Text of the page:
The problem is that it is increasingly difficult to define the Labour left as a group of people with a common political platform. Of course, the left has common values. Anti-militarism is one; the sense that labour should be empowered against capital is another. The left believes that people should have more control over the decisions that fundamentally affect their everyday lives.

So one could go on – but these common values do not yield agreement on the great issues of the day. On these, from the European Community through electoral reform to the importance of Green poli­tics, the left is deeply divided. Most im­portant, on the economy, where once there was left consensus on the neo-Keynesian protectionism of the Alternative Economic Strategy, there is not one left position but a raft of competing ideas, with fundamental disagreements about devaluation, the possibilities of European alternative economic strategies, nationalisation and much more besides.

Add the continuing arguments on the left about toleration of Leninist entrists in the Labour Party and about the future of the block vote at Labour conference, and it is difficult to see how a comprehen­sive platform could be devised to bring together the left rather than divide it.
It follows that it is not always very easy these days to define who isn’t on the left. Abandoning principles in the pursuit of power is all too familiar a phenomenon, and it is just about possible that some or even all of “the Brown, Blair, Cook, Straw ‘realist' wing" of the soft left have sold the pass on everything they once be­lieved, as Mr Livingstone claims. But the evidence for his assertion is patchy, to say the least.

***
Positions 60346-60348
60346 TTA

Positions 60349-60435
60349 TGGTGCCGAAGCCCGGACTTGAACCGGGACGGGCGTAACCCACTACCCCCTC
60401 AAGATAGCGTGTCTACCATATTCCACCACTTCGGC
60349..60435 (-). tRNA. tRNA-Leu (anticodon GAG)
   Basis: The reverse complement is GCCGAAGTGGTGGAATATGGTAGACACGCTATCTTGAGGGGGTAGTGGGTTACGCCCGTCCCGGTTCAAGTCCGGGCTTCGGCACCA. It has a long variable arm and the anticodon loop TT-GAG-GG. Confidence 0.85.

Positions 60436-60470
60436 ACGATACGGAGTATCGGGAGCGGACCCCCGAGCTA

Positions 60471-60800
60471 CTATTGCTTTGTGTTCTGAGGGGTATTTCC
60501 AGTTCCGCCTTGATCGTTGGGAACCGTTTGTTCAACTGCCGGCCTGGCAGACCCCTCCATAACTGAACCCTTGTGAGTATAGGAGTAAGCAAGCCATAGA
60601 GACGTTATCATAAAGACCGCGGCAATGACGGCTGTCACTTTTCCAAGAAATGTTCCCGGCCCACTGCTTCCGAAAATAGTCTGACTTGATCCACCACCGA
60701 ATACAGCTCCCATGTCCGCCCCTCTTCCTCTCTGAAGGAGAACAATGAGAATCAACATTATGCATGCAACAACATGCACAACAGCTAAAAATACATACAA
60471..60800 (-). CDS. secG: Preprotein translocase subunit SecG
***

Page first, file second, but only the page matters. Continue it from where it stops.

Unless serious signs of apostasy ap­pear, the energy that Mr Livingstone would like to see spent on realigning and rebuilding the left would be better used simply to encourage open no-holds-barred debate on Labour's future, no one in the party excluded.


The six weeks since Tribune – then alone  among  British  newspapers – first argued for limited military inter­vention to save Sarajevo from the bloody siege by Serbian irregulars should have been used by the governments of west­ern Europe to make the necessary military preparations and then to send in the aircraft and troops.

Instead, the British and American governments have resisted all calls for military force to stop the siege, taking refuge in hand-wringing and hoping against hope that sanctions and peace talks will yield some result.

Meanwhile, the crisis in Bosnia has de­veloped precisely as any intelligent ob­server knew it would. The Serbs have consolidated their positions and contin­ued the grisly programme of "ethnic cleansing”; and the Croats, at first hesitant about getting in on the act in Bosnia for fear of what might result, have pitched in with a vengeance. The carving-up of Bosnia between Serbia and Croatia is now well advanced.

It is not too late to rescue the situation. Sarajevo is still holding out – just. However emboldened they have been by the criminal prevarication of the British and American governments, the Serbian mili­tias are still not in a position seriously to resist what the big powers could throw at them; the same goes for their Croatian counterparts. But in another couple of months  it will be too late.